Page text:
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Chinese Flag. Photo: Castaneda Luis/AGF/UIG via Getty Images
This week the United States made 2 big moves against China in response to Beijing's alleged government-orchestrated theft of intellectual property. Experts believe there will be more U.S. measures to come.
Why it matters: This is a sea change in how Washington deals with China. China is thought to have stolen billions of dollars in intellectual property from U.S. firms over more than a decade through hacking and human sources. The U.S. has never gone all-in on retaliation.
What they're saying: "China is surprised. They never thought we would wake up and push back," said James Lewis, who formerly led the Commerce Department's effort to fight Chinese espionage in the tech industry.
The 2 big U.S. moves:
These aren't isolated actions.
The big picture: U.S. experts charge that China has hacked into U.S. companies to steal anything and everything that could build up its tech industry without having to spend money on research and development.
"Preventing more theft has to be an all-in strategy. For the past 15 years, our strategy has been to ask 'pretty please.' It's time to try something else," said Dmitri Alperovitch, co-founder of CrowdStrike, a security firm that companies often bring in to keep China out.
The prognosis: Alperovitch, who has seen the ebbs and flows of Chinese hacking after past attempts to curtail it, does not think that the U.S. moves, even combined with the broader trade war, will be enough to throw Beijing off balance.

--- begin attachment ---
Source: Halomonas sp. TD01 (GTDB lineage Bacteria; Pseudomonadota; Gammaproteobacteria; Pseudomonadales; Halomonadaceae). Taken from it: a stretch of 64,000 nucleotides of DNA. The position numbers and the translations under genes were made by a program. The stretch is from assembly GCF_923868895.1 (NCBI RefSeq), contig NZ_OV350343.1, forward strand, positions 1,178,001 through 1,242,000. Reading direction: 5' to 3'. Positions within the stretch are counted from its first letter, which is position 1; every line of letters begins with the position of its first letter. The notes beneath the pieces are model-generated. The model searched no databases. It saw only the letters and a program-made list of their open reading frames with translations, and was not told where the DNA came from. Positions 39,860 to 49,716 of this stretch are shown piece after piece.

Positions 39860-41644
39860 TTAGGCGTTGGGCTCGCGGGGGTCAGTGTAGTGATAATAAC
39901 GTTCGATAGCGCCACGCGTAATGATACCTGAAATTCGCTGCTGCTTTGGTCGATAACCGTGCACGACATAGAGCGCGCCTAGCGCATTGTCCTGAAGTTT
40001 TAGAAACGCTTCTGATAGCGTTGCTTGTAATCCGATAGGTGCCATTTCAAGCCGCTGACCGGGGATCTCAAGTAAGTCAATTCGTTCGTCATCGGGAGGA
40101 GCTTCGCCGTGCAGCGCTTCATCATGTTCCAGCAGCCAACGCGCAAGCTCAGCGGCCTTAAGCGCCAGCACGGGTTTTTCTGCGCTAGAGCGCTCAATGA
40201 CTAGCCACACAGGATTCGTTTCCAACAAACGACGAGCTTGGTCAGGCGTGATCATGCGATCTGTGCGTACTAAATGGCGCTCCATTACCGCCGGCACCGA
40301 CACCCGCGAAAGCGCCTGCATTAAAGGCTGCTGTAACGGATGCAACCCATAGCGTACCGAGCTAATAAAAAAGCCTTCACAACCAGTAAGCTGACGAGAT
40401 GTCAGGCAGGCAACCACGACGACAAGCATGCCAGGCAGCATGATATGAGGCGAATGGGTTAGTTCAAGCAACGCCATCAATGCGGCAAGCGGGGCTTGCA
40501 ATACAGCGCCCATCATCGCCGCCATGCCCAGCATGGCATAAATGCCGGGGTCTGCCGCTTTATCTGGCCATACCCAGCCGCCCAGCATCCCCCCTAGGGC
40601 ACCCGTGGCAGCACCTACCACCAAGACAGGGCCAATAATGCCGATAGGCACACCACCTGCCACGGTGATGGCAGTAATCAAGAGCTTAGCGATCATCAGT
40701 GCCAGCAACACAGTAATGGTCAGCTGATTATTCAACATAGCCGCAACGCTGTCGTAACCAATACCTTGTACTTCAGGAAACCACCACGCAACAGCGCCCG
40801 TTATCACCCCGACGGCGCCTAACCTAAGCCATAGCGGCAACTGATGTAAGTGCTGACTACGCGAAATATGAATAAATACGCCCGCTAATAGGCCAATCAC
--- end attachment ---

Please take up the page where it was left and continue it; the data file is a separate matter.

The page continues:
The White House isn't out from under ZTE's shadow, even with these actions.
A new report by Freedom House assessing global internet freedom finds that U.S. politicization of the term "fake news" is being co-opted by authoritarian governments to crack down on free speech.
What they're saying: "Generally speaking, [President] Trump has emboldened totalitarian governments," said Adrian Shahbaz, Freedom House research director for technology and democracy and the principal author of the Freedom on the Net report.
Freedom on the Net is primarily a metric-based global ranking of internet freedom, ranging from Iceland and Estonia, the leaders in internet freedom, to China, which ranks last.
Photo: Drew Angerer/Getty Images
Cybersecurity is a growing problem in the United States, both as a domestic and international issue — but it's not one that brings people to the ballot box.
The big picture: Candidates who want to make cybersecurity a priority worry that the public may not adequately appreciate an important problem.
The stakes are high:
Here's how two House candidates with backgrounds in the cybersecurity field, one Democrat and one Republican, are handling the issue.
“How do you think we’re going to be attacked next?” asks Tracy Mitrano, Democratic candidate for New York's 23rd Congressional District.
Mitrano, a former director of information technology policy at in-district Cornell University, says that national cybersecurity is one of the key reasons she’s running in 2016.
Though, it just can’t be a key campaign issue. That's because, by Mitrano’s stats, only 4% of her mostly rural district view cybersecurity as a top issue.
In San Antonio, a hub for the burgeoning cybersecurity industry, Rep. Will Hurd (R-Texas) says that he’s asked once or twice at each town hall about cybersecurity.
Hurd is known for his work in cybersecurity and federal IT issues. He is a rare lawmaker with a cybersecurity background, having been a senior adviser to the security firm FusionX.
The bottom line: Both Hurd and Mitrano believe Congress lacks cybersecurity expertise. Neither think it's an issue someone can run on.
Typosquatting — where troublemakers use similar-looking web addresses to trick victims who are looking for other sites — is being bolstered by new top level domain (TLD) names, according to a new report.
TLD? Top level domains are the things like .com and .net that come at the end of website names. Recent introductions to the TLD pantheon include ".democrat," ".gop" and ".republican."
Details: According to the firm Anomali, despite more than 7,000 registered .democrat, .gop and .republican sites, "very few candidates have actually registered domains on the appropriate party TLD."
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